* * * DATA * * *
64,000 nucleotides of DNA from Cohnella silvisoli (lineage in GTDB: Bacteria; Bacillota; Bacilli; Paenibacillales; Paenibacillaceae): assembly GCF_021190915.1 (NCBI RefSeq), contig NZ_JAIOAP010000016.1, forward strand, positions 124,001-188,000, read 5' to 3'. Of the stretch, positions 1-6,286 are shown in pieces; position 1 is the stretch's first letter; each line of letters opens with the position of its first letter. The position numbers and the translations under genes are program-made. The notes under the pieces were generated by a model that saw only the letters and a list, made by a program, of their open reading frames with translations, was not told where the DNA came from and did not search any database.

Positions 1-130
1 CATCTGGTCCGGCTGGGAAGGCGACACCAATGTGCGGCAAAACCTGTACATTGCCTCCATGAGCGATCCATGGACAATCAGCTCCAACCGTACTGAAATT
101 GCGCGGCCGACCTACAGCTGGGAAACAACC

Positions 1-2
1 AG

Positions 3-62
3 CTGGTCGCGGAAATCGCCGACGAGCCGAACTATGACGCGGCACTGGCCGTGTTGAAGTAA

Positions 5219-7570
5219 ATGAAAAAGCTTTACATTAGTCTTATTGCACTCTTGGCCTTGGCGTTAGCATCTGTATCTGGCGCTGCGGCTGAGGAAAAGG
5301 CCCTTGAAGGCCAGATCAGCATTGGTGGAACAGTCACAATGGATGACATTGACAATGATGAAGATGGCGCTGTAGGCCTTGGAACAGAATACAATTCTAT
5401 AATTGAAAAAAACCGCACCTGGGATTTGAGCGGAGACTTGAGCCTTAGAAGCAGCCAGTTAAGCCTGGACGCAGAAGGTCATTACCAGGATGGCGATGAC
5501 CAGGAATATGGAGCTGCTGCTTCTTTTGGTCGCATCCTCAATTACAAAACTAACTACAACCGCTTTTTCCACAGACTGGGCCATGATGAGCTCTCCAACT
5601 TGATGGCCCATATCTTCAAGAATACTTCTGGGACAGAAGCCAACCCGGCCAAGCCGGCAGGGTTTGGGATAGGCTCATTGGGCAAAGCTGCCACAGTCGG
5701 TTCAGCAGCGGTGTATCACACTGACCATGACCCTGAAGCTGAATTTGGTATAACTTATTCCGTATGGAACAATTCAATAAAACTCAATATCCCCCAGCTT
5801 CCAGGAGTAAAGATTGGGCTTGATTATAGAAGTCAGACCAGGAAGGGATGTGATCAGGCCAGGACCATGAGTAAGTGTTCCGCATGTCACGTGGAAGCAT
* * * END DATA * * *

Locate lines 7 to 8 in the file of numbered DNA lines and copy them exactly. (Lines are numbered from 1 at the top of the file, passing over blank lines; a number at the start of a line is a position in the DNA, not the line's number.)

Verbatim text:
Positions 3-62
3 CTGGTCGCGGAAATCGCCGACGAGCCGAACTATGACGCGGCACTGGCCGTGTTGAAGTAA